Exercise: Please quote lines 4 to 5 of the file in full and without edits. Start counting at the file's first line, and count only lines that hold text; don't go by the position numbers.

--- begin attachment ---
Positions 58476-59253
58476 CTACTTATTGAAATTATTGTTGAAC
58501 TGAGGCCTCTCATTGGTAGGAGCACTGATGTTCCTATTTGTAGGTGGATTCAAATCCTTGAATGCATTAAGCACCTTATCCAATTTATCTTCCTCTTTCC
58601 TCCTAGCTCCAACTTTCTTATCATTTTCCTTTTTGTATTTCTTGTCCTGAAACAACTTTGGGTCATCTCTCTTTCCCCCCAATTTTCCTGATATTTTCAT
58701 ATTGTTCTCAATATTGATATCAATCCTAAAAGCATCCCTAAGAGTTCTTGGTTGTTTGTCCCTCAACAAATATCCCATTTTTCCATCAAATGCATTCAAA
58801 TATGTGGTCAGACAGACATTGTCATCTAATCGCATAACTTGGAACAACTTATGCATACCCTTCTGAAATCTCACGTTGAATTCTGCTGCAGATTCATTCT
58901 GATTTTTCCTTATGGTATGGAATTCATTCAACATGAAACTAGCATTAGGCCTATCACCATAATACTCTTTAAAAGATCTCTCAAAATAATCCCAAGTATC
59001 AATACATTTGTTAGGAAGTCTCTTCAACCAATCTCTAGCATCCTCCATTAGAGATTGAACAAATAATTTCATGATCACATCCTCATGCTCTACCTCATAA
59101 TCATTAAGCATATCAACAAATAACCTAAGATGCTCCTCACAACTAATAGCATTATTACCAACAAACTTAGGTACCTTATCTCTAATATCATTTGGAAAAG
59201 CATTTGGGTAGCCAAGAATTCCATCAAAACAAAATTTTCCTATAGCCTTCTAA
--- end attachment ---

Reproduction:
58601 TCCTAGCTCCAACTTTCTTATCATTTTCCTTTTTGTATTTCTTGTCCTGAAACAACTTTGGGTCATCTCTCTTTCCCCCCAATTTTCCTGATATTTTCAT
58701 ATTGTTCTCAATATTGATATCAATCCTAAAAGCATCCCTAAGAGTTCTTGGTTGTTTGTCCCTCAACAAATATCCCATTTTTCCATCAAATGCATTCAAA